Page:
New Test for Fee Shifting in Patent Law Suits

Posted on June 11th, 2014 by Legal Fee Advisors

In a set of recent decisions, the U.S. Supreme Court has changed the legal test for awarding attorney fees in patent cases.[1]

The current fee shifting provision of the Patent Act provides that “[t]he court in exceptional cases may award reasonable attorney fees to the prevailing party.”[2]  Until recently, to shift attorney fees to a losing party under § 285, the court had defined an exceptional case as either one that involves “material inappropriate conduct,” or where the litigation was both “brought in subjective bad faith” and “objectively baseless.”[3]  After evaluating this interpretation, however, the Supreme Court in Octane Fitness, LLC v. ICON Health & Fitness, Inc., has found this formulation overly rigid, superimposing an inflexible framework onto an inherently flexible statutory text, noting that this interpretation of the statute was so narrow “that it would appear to render § 285 largely superfluous.”[4]

Thus, the Supreme Court held “that an ‘exceptional’ case is simply one that stands out from others with respect to the substantive strength of the party’s litigating position (considering both the governing law and the facts of the case) or the unreasonable manner in which the case was litigated.  District courts may determine whether a case is ‘exceptional’ in the case-by-case exercise of their discretion, considering the totality of the circumstances.” [5] The Court provided some guidance on the new test, noting that it had ruled in a case addressing a similar provision found in the Copyright Act that district courts may consider a “‘nonexclusive’ list of ‘factors,’ including ‘frivolousness, motivation, objective unreasonableness (both in the factual and legal components of the case) and the need in particular circumstances to advance considerations of compensation and deterrence.'”[6]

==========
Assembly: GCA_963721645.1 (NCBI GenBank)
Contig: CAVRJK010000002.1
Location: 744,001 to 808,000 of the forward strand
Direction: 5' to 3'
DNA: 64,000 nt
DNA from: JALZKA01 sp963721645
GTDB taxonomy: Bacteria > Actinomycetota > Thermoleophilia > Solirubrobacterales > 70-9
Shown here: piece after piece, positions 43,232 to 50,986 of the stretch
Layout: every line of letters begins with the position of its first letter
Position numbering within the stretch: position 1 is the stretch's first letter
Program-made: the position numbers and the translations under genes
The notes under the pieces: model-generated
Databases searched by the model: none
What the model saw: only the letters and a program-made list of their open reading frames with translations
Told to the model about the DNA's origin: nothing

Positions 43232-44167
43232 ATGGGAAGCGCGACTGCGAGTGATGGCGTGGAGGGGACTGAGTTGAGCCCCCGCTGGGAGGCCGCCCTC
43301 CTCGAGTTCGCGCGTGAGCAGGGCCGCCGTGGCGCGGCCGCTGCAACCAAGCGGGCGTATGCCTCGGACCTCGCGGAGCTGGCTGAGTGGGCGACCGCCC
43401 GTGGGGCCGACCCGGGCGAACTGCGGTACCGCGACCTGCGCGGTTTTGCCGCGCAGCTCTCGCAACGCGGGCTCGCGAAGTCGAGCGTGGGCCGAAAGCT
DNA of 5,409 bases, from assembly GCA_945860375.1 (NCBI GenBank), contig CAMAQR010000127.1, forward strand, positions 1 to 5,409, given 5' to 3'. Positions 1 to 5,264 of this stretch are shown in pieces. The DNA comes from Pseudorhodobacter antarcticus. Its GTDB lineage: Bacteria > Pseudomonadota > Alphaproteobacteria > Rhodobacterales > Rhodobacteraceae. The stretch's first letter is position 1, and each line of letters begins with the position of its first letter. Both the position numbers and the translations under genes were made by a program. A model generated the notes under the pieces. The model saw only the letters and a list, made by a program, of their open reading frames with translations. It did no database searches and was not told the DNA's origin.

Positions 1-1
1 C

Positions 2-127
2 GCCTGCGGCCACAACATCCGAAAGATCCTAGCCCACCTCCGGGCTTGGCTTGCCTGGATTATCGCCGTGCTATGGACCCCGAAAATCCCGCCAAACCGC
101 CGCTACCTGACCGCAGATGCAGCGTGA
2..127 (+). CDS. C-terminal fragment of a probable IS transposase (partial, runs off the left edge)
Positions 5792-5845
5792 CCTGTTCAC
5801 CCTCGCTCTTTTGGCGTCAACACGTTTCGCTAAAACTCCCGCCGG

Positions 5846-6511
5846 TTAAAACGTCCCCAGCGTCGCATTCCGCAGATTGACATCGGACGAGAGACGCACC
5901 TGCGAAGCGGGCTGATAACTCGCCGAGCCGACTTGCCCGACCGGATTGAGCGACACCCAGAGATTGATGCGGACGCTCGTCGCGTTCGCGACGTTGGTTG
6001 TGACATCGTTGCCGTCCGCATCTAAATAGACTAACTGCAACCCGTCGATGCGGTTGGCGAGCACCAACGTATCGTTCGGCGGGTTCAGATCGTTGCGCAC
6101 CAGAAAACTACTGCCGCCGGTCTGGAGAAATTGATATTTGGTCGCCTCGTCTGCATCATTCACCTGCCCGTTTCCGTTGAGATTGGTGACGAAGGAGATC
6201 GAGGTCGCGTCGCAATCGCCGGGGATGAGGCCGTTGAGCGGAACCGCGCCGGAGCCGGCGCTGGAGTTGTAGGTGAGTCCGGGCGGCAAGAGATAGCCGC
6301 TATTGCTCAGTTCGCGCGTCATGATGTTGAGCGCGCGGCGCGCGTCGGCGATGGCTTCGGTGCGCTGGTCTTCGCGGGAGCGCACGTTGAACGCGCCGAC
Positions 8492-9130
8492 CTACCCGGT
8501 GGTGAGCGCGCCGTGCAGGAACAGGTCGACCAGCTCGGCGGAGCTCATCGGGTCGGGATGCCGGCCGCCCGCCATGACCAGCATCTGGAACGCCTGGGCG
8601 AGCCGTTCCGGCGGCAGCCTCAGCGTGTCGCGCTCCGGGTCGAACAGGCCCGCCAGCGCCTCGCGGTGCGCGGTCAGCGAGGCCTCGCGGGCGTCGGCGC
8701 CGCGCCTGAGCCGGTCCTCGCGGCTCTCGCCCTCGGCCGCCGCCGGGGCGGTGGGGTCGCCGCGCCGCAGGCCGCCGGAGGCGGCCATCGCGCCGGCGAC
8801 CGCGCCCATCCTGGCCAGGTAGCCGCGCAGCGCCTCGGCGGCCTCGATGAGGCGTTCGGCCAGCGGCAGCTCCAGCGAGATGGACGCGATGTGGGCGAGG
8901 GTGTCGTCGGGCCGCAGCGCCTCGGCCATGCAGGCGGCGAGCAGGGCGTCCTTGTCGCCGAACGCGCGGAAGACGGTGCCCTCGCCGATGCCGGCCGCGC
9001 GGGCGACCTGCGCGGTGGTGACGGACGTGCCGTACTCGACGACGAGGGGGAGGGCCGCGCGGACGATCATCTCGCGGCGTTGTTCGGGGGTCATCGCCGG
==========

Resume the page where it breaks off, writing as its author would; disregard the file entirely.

Going even further, the Court rejected the requirement that patent litigants must have “clear and convincing evidence” in order to demonstrate an entitlement to attorney fees under the statute.  Noting that the statute does not impose a specific burden and that patent infringement litigation is generally governed by a “preponderance of the evidence” evidentiary standard, the Court found no justification for a higher standard.[7]

Afterwards, the court applied the newly revised test for attorney fees and clarified its standard of review, noting that “[b]ecause § 285 commits the determination whether a case is ‘exceptional’ to the discretion of the district court, that decision is to be reviewed on appeal for abuse of discretion.”[8]

This new test for evaluating an award of attorney fees under the fee shifting provision of the Patent Statute may result in a greater variance in the fee awards between districts.  Due to its more subjective nature, the baseline of what is “exceptional” may differ between jurisdictions.  Even further, because of the new abuse of discretion standard of review, trial court determinations on fees may be more difficult to reverse on appeal.  Though the results are still uncertain, however, one consequence of the new test may be that parties in patent litigation will rack up enormous fees for legal services.  Therefore, we must continue to closely watch for unreasonable fees and legal bills.

J. Clark

Legal Fee Advisors © 2014

[1] Brinks Gilson & Lione, United States: U.S. Supreme Court Empowers District Courts To Award Attorneys Fees – Lowers The Burden Of Proof And Standard Of Review, mondaq, (last updated Apr. 30,2014).
[2] 35 U.S.C. § 285.
[3] Brooks Furniture Mfg., Inc. v. Dutailier Int’l, Inc., 393 F.3d 1378, 1381 (Fed. Cir. 2005).
[4] Octane Fitness, LLC v. ICON Health & Fitness, Inc., 134 S. Ct. 1749, 1756 (2014).
[5] Id.
[6] Id. at 1756 n.6 (quoting  Fogerty v. Fantasy, Inc., 510 U.S. 517, 534 n.19 (1994).
[7] Id. at 1758.
[8] Highmark Inc. v. Allcare Health Mgmt. Sys., Inc., 134 S. Ct. 1744, 1748 (2014).

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